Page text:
Transcatheter valves still make up one of the relatively few therapeutic areas in med-tech that is both large and growing at a significant rate. That does not mean that it's all downhill for Edwards Lifesciences , however, as the company continues to struggle to meet expectations in the U.S. and hold off Medtronic in the marketplace. Good market positions in tissue valves and critical care will help some, but the twin challenges of competing with Medtronic and overcoming disappointment with the company's growth are likely to still weigh on the stock.
Fourth quarter results don't really hit where it counts
Edwards' fourth quarter results will go into the books as a technical beat, but it's not likely to be one that's going to thrill a lot of investors. Transcatheter valve revenue was up 22% in constant currency and adjusting for a sales return reserve, but U.S. sales were once again short of expectations. Not only have U.S. Sapien sales been basically flat for three quarters, the company continues to miss lowered expectations. With that, the better-than-expected sales in international transcatheter valves is a welcome offset, but most likely a sign of an underlying market recovery as opposed to share gains (we'll know more when Medtronic reports).
Revenue outside of transcathether heart valves was up about 5%, which was better than expected but not likely enough to get investors really excited about the company. Edwards remains a very strong player in critical care, but this is not a growth market anymore (up 2% this quarter). Like St. Jude Medical , Edwards reported an uptick in heart valve procedure growth (outside of transcatheter procedures).
Margin analysis is hampered a bit by the noise created by the sales reserve, but it looks as though Edwards was a little light on gross margin. The company compensated with slower growth in SG&A and R&D spending.
... and here comes Medtronic
U.S. approval of Medtronic's competing transcatheter valve, the CoreValve, was not seriously thought of as an "if" question, but rather a "when". As it turned out, though, that "when" came months earlier than expected when the FDA approved the device in mid-January of this year. Although Medtronic will probably not secure approval for the CoreValve in high-risk patients until later in the year, I don't imagine that will make a tremendous difference.
I've talked before about some of the technical/mechanical differences between Edwards' Sapien and Medtronic's CoreValve, but that's not the only competitive factor to consider. Medtronic has a very large presence across cardiology (pacemakers/ICDs, stents, bypass machines, etc.) and can not only leverage a large salesforce, but also use bundling to enhance its sales efforts. Although clinical data have shown that experience with a valve has a lot to do with clinical outcomes, it is my believe and expectation that even modest price competition (whether overt or through bundling) from Medtronic will result in significant share shift from Edwards to Medtronic.
It's not just Medtronic, either...
If it were just Edwards-versus-Medtronic, things could go a little more smoothly for Edwards. Remember, Edwards has done pretty well in court against Medtronic so far. Courts in this country are usually hesitant to block an infringing device altogether, and Medtronic may well owe meaningful royalties to Edwards. However, there are other threats out there.
I have stated before that I believe St. Jude Medical and Boston Scientific may well emerge as more significant threats to Edwards than Edwards bulls believe. Both St. Jude and Boston Scientific are aiming for U.S. approval and patient recruitment for those studies could very well lure away patients that would otherwise get a Sapien valve. Of course, success is not guaranteed for either of these would-be rivals. Data on Boston Scientific's Lotus valve has not been uniformly impressive, and it is likewise unclear that St. Jude's Portico will be able to offer enough points of distinction to truly separate itself from Edwards or Medtronic. That said, the importance of transcatheter valves to both Boston Scientific and St. Jude in terms of future growth leads me to believe they will put as much marketing muscle behind them as possible, and while neither can match Medtronic in terms of bundling, they have more to offer hospitals than Edwards.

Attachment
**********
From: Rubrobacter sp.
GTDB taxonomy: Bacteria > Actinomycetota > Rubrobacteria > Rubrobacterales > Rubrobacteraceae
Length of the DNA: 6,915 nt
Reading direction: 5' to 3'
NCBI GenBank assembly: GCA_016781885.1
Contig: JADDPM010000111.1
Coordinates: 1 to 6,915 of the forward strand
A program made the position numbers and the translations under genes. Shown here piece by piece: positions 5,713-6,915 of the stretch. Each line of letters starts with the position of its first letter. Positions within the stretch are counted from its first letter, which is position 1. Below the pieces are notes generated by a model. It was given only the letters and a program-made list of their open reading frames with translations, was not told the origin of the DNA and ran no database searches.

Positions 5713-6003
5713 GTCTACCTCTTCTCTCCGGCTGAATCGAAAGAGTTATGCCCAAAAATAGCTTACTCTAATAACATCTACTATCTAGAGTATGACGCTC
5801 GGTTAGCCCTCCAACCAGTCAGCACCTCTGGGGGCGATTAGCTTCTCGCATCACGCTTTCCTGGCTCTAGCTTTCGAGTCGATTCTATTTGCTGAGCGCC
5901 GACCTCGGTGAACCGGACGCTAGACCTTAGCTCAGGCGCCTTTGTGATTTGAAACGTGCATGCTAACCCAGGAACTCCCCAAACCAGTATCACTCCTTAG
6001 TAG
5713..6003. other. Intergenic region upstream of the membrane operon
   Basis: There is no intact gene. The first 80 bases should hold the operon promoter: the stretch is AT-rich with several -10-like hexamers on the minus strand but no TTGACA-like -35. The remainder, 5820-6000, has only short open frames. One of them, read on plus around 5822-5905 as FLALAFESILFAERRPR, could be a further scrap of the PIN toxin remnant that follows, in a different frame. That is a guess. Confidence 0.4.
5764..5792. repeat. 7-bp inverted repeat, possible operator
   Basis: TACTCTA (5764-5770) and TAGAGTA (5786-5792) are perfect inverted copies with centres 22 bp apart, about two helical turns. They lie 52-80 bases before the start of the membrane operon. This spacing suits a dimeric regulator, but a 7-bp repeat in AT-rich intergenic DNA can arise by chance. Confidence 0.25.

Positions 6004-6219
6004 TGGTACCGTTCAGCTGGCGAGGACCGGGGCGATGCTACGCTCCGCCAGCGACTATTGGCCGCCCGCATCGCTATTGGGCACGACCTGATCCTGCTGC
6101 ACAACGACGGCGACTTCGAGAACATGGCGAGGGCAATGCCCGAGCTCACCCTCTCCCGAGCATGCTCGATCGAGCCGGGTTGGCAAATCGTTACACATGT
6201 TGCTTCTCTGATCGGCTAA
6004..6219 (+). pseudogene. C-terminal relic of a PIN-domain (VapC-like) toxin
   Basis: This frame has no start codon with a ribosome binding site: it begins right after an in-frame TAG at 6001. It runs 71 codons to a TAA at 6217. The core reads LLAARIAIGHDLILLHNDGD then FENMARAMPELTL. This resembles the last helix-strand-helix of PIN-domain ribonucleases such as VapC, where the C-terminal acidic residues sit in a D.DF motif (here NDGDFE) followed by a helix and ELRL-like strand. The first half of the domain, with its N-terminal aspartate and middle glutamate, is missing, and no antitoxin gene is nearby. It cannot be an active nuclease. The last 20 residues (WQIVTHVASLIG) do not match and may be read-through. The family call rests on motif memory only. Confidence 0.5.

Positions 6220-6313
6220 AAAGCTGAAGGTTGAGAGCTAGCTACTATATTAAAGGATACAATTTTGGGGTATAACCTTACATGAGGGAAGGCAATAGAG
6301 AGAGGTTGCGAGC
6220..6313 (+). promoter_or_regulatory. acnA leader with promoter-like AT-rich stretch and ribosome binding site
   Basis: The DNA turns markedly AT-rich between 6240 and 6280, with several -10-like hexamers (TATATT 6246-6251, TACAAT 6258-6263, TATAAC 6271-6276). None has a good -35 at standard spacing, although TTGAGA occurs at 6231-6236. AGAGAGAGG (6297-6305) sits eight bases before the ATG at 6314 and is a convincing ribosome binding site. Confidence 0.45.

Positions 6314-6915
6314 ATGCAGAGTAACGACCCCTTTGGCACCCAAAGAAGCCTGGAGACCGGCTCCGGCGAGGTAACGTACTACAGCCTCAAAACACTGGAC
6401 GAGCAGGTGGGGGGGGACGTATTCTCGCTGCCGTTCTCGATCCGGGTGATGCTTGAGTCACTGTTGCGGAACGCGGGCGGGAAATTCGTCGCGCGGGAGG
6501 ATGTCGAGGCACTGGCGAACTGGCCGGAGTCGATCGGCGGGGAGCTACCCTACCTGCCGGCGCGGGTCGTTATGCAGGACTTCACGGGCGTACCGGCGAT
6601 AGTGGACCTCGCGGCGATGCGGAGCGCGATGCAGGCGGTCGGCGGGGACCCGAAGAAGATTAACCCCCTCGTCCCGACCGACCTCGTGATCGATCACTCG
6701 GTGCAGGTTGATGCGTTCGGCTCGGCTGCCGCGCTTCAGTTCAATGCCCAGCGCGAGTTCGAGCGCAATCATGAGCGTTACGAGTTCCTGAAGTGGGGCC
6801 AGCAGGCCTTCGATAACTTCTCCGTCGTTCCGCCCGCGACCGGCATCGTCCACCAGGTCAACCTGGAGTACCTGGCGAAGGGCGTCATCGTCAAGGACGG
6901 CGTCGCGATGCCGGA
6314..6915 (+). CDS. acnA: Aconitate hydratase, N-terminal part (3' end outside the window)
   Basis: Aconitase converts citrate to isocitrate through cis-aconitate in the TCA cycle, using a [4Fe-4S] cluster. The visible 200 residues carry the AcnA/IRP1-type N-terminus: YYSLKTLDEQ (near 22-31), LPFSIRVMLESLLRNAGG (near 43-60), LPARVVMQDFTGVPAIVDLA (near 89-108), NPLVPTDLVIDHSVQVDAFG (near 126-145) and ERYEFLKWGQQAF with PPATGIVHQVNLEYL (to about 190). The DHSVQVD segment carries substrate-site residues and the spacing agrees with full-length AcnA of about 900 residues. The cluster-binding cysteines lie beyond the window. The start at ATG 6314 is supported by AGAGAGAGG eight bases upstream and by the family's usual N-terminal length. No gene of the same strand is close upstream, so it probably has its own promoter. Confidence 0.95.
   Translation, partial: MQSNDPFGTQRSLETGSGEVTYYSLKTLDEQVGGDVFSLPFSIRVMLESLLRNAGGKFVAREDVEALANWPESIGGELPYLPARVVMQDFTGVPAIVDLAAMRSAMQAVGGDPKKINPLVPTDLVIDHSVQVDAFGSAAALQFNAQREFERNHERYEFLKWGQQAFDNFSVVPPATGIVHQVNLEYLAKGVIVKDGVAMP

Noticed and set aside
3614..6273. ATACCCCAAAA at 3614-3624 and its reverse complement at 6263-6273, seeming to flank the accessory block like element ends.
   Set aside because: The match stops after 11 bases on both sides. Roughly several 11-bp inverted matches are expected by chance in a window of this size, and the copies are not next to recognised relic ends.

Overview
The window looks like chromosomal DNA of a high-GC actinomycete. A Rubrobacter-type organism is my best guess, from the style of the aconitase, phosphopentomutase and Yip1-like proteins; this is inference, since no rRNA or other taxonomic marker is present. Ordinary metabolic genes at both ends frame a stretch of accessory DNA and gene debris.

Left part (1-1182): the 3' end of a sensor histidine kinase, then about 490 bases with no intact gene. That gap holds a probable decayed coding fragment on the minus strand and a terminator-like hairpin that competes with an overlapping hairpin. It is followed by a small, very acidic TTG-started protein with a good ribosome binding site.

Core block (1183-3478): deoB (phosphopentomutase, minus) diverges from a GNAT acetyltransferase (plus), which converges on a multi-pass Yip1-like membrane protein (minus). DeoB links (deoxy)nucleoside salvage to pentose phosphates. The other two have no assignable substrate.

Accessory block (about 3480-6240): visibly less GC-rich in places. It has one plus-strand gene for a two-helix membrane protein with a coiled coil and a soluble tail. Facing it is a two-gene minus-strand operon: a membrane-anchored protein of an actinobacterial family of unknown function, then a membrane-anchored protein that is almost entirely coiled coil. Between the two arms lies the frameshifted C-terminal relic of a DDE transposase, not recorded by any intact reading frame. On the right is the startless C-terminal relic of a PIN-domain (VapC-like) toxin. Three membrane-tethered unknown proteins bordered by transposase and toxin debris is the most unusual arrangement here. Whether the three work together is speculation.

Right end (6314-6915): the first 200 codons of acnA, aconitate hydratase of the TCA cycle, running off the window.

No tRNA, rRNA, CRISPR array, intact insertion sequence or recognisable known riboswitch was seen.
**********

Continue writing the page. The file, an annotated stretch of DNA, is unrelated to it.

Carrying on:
Some Edwards bulls are looking to the mitral valve program as a significant source of future growth, but the company is behind schedule in its clinical development. Making matters worse, Canada's Neovasc just announced its first human implant of its mitral transcatheter valve (the Tiara). Likewise, the Sapein XT in the U.S. may expand the addressable market for Edwards for a time, but it's not likely to be a lasting advantage.
The bottom line
Calculating intrinsic value is always a subjective exercise, but I think Edwards is close to fairly valued on that basis (and that still assumes double-digit free cash flow growth over the next decade). With Edwards having struggled to establish itself in the U.S. ahead of Medtronic's launch, I think this year is going to be a challenging one for this company and I believe that the company will really have its work cut out to rebuild Wall Street's faith that it retains above-average growth prospects worthy of premium multiples.
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The article Edwards Lifesciences Corp. Still Trying To Regain Footing originally appeared on Fool.com.
Stephen D. Simpson, CFA has no position in any stocks mentioned. The Motley Fool owns shares of Medtronic. Try any of our Foolish newsletter services free for 30 days. We Fools may not all hold the same opinions, but we all believe that considering a diverse range of insights makes us better investors. The Motley Fool has a disclosure policy.
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